The only thing they have in common are their names and a similar speed:
the
Tacoma of 1913 and 1997 share little else in common.  The lovely
steamer of 1913 would have been completely dwarfed by the
Tacoma that
went into service for Washington State Ferries in 1997.  Built to
accommodate the increasing traffic on the Winslow, Bainbridge Island to
Seattle route, the ferry has served the north end of Kitsap County well over
the years, rarely experiencing any problems.


There were some  initial teething problems when first coming into
service--mainly  vibration, particularly around corners.  It was a design flaw
that had been present in the Jumbos and which, for reasons not ever well
explained, got copied right into the new boats.  The
Tacoma was later
retrofitted to get rid of the shimmy and is now much smoother running.  
However, only the
Puyallup, which was still under construction at the time
the problem was discovered  escaped the vibration completely.

The added capacity of the Tacoma was very welcomed.  In short order,
however, the ferry was at capacity.  The boats are now so regularly full that
if the
Tacoma or Wenatchee needs to go out for maintenance, they will be
replaced by the
Puyallup as the Spokane and Walla Walla with 500 fewer
spaces for people can no longer work the route as commuters will be left at
the dock.  For one brief period of time in 2002 the
Kaleetan was placed on
the route.  Even though the car capacity was cut, it was the
Kaleetan's then
2,500 passenger capacity (which has since been revised downward)  that
was needed.


As the
Tacoma and the others are maxed out and there is no room to put a
third boat on the run (it was tried for one summer and resulted in such
horrible traffic back ups across the entire island the idea for a third vessel
on the route had quietly been dropped) there has been some  talk of
retro-fitting the solariums  to be an enclosed passenger cabin, much like the
"library" areas already on the upper deck


Since going into service, the
Tacoma has called Bainbridge Island home.  
With few exceptions she has been there since that first day of service in
1997.


In November of 2007 the
Tacoma returned to service after an absence of
some three months for her ten year overhaul.  She returned to service
polished, cleaned and freshly painted, and ready for another ten years of
sterling service.  In early 2011, she went in for interior upgrades.


TACOMA
Official Number: D1052576     Call Sign: WCX9244    Length: 460' 2''   Beam: 90'   Draft: 17' 3'' Horsepower: 13,200 Draft:  Speed in Knots: 18  Max Passengers:  2500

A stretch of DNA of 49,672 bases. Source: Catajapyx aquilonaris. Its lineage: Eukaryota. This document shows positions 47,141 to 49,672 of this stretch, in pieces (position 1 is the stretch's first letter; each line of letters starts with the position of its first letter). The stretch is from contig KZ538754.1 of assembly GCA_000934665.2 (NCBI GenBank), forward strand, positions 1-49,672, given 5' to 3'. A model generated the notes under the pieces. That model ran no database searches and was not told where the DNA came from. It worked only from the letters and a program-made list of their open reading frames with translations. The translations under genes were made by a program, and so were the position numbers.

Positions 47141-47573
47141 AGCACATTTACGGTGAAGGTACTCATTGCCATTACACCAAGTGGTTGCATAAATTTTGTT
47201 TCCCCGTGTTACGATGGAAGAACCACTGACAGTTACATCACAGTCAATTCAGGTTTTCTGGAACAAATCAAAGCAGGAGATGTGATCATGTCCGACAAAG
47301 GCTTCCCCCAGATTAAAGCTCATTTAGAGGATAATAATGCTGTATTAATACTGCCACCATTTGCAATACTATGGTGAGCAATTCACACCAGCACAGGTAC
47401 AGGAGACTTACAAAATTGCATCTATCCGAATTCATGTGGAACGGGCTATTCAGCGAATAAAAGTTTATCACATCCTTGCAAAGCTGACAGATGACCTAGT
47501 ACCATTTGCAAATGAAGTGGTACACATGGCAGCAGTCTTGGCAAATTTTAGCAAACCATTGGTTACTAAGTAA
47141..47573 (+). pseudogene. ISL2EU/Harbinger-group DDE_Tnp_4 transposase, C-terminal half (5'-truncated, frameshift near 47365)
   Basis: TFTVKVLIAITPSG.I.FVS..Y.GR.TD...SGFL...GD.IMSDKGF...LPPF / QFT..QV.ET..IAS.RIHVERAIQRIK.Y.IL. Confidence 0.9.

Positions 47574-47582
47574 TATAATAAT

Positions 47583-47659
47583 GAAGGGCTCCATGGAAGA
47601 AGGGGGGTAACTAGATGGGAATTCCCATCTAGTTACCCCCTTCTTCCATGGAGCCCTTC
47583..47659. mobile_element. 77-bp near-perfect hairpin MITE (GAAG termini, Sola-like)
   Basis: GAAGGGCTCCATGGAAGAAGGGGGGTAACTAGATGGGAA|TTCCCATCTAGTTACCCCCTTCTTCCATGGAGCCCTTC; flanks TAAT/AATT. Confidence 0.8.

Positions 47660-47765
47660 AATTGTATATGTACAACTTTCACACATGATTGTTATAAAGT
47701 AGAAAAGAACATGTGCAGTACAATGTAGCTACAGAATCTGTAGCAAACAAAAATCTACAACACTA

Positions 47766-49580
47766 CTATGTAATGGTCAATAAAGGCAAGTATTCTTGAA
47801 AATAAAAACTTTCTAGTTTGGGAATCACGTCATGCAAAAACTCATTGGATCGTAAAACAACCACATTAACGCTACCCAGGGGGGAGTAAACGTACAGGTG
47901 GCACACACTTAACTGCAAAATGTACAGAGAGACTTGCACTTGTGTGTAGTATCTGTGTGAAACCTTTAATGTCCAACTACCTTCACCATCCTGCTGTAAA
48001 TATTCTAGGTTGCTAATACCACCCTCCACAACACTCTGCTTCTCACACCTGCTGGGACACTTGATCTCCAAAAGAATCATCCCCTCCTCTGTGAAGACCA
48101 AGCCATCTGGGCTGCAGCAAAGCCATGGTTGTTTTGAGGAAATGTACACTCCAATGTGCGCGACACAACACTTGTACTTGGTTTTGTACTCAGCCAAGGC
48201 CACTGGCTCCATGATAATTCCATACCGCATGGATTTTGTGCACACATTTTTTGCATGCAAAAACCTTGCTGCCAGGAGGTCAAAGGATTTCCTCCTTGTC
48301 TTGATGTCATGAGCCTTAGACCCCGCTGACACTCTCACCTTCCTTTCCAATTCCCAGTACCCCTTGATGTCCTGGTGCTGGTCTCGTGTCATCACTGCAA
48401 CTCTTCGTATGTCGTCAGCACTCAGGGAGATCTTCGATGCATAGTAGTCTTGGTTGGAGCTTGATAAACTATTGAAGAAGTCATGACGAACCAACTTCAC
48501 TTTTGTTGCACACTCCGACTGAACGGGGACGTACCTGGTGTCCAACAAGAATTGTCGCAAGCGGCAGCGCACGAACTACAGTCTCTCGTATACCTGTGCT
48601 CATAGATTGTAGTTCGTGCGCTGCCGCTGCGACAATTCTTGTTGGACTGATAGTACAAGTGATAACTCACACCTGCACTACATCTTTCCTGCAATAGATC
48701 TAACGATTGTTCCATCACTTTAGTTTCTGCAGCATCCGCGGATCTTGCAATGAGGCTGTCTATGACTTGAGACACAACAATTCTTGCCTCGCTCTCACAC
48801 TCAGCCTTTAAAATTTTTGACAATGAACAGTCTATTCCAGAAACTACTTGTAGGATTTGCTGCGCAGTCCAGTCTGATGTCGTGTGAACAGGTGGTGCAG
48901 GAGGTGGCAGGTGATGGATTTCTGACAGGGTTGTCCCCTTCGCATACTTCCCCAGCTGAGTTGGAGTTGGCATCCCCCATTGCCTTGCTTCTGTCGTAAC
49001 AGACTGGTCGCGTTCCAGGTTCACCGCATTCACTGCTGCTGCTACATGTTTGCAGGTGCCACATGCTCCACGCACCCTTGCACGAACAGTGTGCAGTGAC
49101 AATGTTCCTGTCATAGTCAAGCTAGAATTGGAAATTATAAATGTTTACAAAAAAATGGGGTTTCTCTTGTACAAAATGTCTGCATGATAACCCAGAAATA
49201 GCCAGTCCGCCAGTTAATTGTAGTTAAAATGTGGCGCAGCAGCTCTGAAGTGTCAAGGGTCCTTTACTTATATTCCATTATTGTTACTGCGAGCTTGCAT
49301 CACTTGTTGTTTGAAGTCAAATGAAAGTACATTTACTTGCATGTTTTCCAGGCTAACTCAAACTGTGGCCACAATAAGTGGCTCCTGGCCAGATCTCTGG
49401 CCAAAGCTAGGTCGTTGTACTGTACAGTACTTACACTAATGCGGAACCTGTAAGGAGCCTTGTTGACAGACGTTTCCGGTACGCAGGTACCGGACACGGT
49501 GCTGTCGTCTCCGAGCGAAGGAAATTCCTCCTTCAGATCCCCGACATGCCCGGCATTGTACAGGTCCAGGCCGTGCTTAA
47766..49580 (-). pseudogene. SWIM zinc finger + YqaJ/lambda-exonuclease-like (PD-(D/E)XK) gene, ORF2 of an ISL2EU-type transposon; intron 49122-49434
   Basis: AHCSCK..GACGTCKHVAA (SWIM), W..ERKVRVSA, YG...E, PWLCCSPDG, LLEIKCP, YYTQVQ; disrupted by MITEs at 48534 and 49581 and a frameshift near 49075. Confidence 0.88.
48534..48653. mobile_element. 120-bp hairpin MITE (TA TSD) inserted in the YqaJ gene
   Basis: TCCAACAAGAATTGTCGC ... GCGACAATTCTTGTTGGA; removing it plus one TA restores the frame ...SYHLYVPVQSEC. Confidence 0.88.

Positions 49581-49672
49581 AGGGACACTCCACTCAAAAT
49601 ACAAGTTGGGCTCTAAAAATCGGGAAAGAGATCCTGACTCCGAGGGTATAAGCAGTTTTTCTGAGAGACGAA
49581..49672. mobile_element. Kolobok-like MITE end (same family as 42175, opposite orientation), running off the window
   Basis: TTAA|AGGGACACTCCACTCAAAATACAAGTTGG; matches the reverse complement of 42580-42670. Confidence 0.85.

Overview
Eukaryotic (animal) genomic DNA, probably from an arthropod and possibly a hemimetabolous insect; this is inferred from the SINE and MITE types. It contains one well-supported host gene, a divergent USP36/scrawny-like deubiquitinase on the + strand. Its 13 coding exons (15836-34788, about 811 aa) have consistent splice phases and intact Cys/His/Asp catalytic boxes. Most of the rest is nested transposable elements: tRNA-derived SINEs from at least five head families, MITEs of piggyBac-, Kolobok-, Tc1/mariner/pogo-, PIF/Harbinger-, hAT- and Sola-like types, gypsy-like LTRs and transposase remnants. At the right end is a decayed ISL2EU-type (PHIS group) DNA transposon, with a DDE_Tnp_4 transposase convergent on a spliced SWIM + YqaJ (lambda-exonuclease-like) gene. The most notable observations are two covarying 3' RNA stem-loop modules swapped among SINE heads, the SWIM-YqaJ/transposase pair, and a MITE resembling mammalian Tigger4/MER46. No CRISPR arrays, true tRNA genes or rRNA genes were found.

Max Vehicles: 202   City Built: Seattle   Year Built/Re-built: 1997  Name Translation: Derived from the native word Tah-ho-mah for Mt. Rainier, or "snowy mountain." Tacoma was first
attributed to the mountain in an 1860s book, "The Canoe and the Saddle" by Theodore Winthrop, a popular volume on the early Pacific Northwest. The city picked the name over
Commencement City when the railroad made its terminius there in the 1870s.

The Tacoma sailing toward her namesake volcano.  Photo courtesy of Matthew Hunnewell.
The Tacoma's refurbished interior, which makes use of the same dark green that was installed
on the
Walla Walla. Photos courtesy of Brandon Swan.  Mouse over for the before pictures...at
left, the cabin in a shot  by Matt Masuoka, and right a photo by the author.
The First Tacoma...

The crack steamer S.S. Tacoma of 1913 was the
fastest single propeller vessel in the world.  Even
today the steamer would give her namesake ferry a
run for her money.  Author's collection.
On 29 July, 2014, the Tacoma suffered a major electrical failure which essentially fried the control panel and much of the electrical system.  After reviewing the
extent of the damage, it was hoped the have the ferry back in service by late December.  Further investigation revealed several obsolete parts would have to
be custom built in Germany.  As a result, the
Tacoma did not return to service until late spring of 2015.

Not long after returning to service, the ferry was out again--but this time for an overdue stem-to-stern painting.  Drydock space for vessel of the Mark II size has
to be taken  when it can be got, which unfortunately put the
Tacoma out for the entire summer 2015 schedule.  When she returns to service in the fall, she'll be
looking like a brand new vessel.